Simply Reconnect

It’s weird. Americans keep spending more money on outdoor gear and clothing while spending less time outdoors. Granted these may be two different groups of people, but I still think the overall trend is ironic and more than a little alarming. It seems odd that although we like high tech, high quality outdoor clothing, we continue to become increasingly disconnected from wild nature where this stuff was made to be used. It doesn’t have to be that way. New clothes or not, it’s simple to reconnect with nature. 

Here are a half dozen simple ways you can reconnect today. No purchase required. 

1. Go outside. It doesn’t matter where. You’ll find that nature is all over the place outside. A city park, your yard, your garden (kudos & extra points if you have one), a state park, or even a suburban hedgerow between streets, will all have some kind of natural habitat. Check it out. Just wander around and look. 

2. Leave your incredible, gee whiz, all-knowing, ever useful smartphone behind. You don’t need it. Sure there are lots of cool apps that can help identify birds, map your hike, and understand the sun, the moon, and the stars, but you don’t really need them. The problem is if you have your phone with you, you’re likely to get all the normal notifications to look at something else instead. Your cellphone will be a distraction, so leave it behind. Or at least turn it off if you must have it with you. 

3. Look up. Get under some tall trees and just look up. Take your time, maybe get a chair, or just lie down on the ground. Enjoy the green patchwork of leaves. Note various patterns by letting your eyes change your focus from branches to leaves to sky.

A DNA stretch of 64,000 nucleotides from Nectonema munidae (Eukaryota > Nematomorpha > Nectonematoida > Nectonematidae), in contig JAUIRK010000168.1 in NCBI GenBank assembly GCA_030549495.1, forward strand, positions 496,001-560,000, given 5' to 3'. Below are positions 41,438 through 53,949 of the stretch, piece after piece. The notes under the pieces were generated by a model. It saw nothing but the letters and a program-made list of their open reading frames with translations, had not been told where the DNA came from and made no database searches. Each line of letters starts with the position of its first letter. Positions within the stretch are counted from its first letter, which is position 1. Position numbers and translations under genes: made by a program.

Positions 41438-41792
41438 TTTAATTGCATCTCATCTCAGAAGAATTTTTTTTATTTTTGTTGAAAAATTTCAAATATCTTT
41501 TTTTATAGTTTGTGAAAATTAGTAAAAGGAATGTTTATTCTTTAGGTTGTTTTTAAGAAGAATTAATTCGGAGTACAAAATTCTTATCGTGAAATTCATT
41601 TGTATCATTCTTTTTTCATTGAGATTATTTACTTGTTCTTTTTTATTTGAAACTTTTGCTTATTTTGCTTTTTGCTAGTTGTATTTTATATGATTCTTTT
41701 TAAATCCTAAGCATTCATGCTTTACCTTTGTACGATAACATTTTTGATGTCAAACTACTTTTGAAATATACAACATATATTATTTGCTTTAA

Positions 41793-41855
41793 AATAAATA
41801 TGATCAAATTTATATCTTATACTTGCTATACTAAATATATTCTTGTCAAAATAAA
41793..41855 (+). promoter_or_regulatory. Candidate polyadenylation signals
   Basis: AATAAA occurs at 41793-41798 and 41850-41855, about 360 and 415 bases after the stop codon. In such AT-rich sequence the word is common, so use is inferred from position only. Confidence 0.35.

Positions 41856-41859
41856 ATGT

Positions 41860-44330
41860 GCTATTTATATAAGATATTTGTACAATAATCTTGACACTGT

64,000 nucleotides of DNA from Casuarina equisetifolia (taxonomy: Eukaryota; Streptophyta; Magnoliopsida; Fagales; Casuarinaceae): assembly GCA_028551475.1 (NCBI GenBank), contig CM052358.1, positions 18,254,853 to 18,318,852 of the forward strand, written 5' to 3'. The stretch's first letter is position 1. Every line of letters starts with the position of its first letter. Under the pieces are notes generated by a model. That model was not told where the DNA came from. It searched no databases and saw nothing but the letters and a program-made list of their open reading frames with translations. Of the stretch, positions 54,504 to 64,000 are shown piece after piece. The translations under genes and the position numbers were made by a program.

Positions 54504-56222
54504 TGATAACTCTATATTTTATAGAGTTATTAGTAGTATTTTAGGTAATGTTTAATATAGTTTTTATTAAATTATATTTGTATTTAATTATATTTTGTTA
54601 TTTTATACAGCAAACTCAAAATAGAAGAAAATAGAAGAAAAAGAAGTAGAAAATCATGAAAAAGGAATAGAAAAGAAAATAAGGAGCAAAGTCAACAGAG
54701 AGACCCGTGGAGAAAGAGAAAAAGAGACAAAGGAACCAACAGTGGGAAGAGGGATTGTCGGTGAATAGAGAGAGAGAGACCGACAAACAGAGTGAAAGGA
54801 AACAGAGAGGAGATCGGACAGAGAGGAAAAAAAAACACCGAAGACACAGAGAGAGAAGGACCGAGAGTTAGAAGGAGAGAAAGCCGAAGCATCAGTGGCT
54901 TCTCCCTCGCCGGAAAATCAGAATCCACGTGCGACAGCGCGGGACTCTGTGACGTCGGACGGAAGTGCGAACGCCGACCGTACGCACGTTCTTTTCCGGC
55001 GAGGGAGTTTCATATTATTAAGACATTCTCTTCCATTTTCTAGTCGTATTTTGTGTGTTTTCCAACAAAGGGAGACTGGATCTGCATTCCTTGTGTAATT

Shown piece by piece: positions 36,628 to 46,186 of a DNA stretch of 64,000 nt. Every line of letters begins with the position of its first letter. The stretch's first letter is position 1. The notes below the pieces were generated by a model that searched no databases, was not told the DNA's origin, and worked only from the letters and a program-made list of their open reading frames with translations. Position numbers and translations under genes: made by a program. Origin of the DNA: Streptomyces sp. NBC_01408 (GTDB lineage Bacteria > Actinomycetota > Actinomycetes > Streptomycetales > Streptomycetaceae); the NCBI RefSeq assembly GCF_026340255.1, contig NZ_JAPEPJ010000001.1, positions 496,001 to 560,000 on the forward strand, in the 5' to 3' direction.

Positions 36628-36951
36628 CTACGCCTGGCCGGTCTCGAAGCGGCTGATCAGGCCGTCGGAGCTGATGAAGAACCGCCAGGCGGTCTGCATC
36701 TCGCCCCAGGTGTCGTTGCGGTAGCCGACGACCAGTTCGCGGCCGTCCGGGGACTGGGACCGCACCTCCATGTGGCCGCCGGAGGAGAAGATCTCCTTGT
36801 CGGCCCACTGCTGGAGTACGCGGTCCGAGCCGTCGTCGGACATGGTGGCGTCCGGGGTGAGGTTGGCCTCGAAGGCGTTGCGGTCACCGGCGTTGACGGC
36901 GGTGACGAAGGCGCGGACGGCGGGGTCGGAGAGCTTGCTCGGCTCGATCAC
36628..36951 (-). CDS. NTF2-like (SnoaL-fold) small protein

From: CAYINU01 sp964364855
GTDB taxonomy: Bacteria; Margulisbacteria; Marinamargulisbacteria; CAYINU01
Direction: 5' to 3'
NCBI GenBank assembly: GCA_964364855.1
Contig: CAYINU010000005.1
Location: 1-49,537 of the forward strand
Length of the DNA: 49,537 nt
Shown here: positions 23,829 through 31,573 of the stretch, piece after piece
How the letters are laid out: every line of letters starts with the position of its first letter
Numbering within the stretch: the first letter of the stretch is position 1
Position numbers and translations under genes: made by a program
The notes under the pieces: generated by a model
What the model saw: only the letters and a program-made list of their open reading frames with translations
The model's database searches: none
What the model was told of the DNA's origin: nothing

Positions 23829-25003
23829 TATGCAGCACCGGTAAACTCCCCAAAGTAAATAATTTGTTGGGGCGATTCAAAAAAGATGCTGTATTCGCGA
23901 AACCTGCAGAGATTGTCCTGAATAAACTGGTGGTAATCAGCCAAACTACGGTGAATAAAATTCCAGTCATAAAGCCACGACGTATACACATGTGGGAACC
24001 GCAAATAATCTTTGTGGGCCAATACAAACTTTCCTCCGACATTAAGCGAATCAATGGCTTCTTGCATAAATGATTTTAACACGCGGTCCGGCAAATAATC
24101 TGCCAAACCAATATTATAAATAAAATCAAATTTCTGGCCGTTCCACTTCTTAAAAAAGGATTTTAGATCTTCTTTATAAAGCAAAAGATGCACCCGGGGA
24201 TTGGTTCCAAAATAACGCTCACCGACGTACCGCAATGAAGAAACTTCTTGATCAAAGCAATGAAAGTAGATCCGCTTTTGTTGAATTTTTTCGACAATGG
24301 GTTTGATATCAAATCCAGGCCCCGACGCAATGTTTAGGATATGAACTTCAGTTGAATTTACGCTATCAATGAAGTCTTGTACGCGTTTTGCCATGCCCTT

4. Look down. Look carefully at the ground beneath your feet. Pick one small spot on the ground, maybe only a foot square, and see what’s there. Get down on your hands and knees. Poke and prod. You’ll be amazed at the small world that lies beneath our feet.


5. Go for a walk. Get out in your neighborhood. Take your time. Feel free to stop and look closely at whatever catches your attention. What kind of trees grow on your street? Are there wildflowers in bloom? Can you identify the songbirds you see? What’s the weather like today?

6. Share with a child. This one is close to my heart. It also may be just the motivation you need. For a child to experience the wonders of nature, he or she needs an adult who’ll share it with them and encourage their natural curiosity. If they haven’t already been influenced otherwise, children seem to know intuitively what many of us have forgotten: Nature is pretty cool, and endlessly fascinating. 


There are lots of other ways to experience nature, but for now I’ll leave you with these. The key to getting started is to just do it and to keep it simple. 

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